The Upper Tribunal has overturned the First-tier Tribunal’s (FTT) decision in the case of HMRC v Pawson  (UKUT 050 (TCC), published 31 January 2013). It has determined that inheritance tax business property relief (BPR) should not be available in relation to a Suffolk property let as a ‘furnished holiday let’.
We reported on the FTT’s decision back in February 2012, and all the background facts and a summary of the FTT’s decision can be read here.
The Upper Tribunal has now held that the FTT erred in law in concluding that an ‘ordinary businessman’ would consider the letting business as not being one of mainly investment. This was on the basis that the weight of judicial authority forcibly implied that for any business in which the principal activity involved deriving income from the occupation of land, the starting point would be that the business is ‘mainly’ one of investment. Only at the far end of the spectrum of possible letting businesses will the business also involve the provision of services so extensive as to override the investment element. The decision contains a very useful and detailed review of the relevant case law.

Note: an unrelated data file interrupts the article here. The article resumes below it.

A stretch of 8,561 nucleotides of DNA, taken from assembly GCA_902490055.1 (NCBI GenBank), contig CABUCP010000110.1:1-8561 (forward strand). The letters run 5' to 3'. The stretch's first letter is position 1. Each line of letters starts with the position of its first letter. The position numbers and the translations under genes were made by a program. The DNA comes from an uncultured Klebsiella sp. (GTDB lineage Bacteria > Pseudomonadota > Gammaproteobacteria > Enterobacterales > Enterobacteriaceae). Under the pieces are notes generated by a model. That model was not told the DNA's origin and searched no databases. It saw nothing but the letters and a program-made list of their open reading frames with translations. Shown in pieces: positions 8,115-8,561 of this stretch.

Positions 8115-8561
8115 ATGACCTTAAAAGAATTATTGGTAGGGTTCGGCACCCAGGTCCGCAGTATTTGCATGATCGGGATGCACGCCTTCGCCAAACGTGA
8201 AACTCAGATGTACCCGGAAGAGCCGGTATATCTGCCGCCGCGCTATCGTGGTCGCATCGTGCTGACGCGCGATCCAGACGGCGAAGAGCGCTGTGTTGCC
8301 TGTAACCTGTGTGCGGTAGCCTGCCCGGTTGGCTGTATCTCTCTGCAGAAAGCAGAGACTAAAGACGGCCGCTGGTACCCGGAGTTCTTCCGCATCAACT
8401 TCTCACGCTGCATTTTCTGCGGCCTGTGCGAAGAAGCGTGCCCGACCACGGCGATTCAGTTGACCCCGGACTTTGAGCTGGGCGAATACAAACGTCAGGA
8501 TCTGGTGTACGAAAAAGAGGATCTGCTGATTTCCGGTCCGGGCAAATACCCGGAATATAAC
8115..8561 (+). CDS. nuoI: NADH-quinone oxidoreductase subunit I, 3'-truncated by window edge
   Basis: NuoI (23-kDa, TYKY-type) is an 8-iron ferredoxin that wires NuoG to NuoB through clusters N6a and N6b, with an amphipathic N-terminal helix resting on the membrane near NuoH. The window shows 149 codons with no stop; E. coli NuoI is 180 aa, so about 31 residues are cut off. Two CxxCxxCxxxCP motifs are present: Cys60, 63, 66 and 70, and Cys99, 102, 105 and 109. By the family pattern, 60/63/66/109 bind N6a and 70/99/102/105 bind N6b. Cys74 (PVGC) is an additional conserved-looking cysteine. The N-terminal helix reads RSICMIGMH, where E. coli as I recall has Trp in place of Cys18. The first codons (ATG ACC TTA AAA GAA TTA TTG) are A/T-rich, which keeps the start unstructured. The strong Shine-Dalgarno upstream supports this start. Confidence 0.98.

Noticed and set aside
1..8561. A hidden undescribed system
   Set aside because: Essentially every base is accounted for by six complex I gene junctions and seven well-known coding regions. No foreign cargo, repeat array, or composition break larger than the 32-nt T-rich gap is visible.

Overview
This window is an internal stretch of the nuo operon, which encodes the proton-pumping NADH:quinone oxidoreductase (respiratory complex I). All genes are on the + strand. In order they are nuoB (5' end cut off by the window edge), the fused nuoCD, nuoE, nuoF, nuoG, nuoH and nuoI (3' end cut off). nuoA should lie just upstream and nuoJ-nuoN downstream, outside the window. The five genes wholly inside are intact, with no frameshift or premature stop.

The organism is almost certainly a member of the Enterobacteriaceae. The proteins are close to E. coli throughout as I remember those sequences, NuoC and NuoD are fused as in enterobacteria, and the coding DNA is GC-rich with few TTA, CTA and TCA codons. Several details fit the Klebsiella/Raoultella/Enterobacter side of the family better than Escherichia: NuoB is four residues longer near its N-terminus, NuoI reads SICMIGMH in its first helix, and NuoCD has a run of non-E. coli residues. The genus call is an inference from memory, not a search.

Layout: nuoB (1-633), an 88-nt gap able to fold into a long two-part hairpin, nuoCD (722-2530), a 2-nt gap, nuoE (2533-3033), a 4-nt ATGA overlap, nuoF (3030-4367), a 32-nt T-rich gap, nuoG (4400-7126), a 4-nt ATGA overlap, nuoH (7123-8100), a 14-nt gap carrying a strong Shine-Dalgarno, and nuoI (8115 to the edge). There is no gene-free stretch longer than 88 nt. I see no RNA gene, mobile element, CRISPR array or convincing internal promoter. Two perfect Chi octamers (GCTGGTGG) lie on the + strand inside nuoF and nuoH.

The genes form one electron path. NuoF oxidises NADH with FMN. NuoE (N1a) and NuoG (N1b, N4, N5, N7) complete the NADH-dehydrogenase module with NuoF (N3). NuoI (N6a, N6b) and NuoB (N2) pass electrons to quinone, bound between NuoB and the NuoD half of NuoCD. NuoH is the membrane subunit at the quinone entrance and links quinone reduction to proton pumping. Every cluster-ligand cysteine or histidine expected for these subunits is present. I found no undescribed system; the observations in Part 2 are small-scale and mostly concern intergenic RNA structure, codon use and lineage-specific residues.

The decision is a significant one for all owners of ‘furnished holiday lets’. The FTT decision – in allowing BPR to a furnished holiday let where only minimal services were provided – opened the door to almost all the furnished holiday lets in the UK qualifying for business property relief.
The Upper Tribunal’s decision turns this on its head. Henderson J held that:
(1) In any ‘normal’ case even an actively managed property letting business would be considered as an ‘investment’ business which should not qualify for BPR; and
(2) There is no reason to consider that a furnished holiday letting business should be given any peculiar treatment in this context.
Thus, it would appear that the starting point for furnished holiday lets is that they would not normally qualify for BPR and that only where the level of ‘services’ provided to the holiday maker is so extension as to be more significant than the use of the land per se, will BPR be available.
This decision brings things much more into line with other BPR cases. It is clearly bad news for the owners of furnished holiday lets because the clear implication is that not many of them will qualify for BPR on a proper application of the law. Each case will, of course, depend on its own facts and this decision should not preclude all furnished holiday lets from qualifying for BPR. However, it is clear that the owners of the property will be required to provide significantly more ‘services’ to the holidaying occupiers than was the case here.